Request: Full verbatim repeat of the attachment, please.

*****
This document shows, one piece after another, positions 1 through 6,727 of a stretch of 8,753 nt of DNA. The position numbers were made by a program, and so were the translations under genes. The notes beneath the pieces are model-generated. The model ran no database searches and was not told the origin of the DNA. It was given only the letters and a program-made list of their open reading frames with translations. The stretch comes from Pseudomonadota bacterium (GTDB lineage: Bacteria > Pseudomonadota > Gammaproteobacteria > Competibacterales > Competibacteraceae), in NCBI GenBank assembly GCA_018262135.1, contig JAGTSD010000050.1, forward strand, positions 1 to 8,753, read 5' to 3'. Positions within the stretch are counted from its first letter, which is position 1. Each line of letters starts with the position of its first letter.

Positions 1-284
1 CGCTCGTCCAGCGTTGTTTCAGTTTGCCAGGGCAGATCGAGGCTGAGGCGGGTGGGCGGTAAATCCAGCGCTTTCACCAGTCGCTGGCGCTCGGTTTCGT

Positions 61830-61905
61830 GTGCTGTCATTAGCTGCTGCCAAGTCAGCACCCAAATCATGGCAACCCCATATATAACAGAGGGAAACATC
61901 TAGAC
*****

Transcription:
This document shows, one piece after another, positions 1 through 6,727 of a stretch of 8,753 nt of DNA. The position numbers were made by a program, and so were the translations under genes. The notes beneath the pieces are model-generated. The model ran no database searches and was not told the origin of the DNA. It was given only the letters and a program-made list of their open reading frames with translations. The stretch comes from Pseudomonadota bacterium (GTDB lineage: Bacteria > Pseudomonadota > Gammaproteobacteria > Competibacterales > Competibacteraceae), in NCBI GenBank assembly GCA_018262135.1, contig JAGTSD010000050.1, forward strand, positions 1 to 8,753, read 5' to 3'. Positions within the stretch are counted from its first letter, which is position 1. Each line of letters starts with the position of its first letter.

Positions 1-284
1 CGCTCGTCCAGCGTTGTTTCAGTTTGCCAGGGCAGATCGAGGCTGAGGCGGGTGGGCGGTAAATCCAGCGCTTTCACCAGTCGCTGGCGCTCGGTTTCGT

Positions 61830-61905
61830 GTGCTGTCATTAGCTGCTGCCAAGTCAGCACCCAAATCATGGCAACCCCATATATAACAGAGGGAAACATC
61901 TAGAC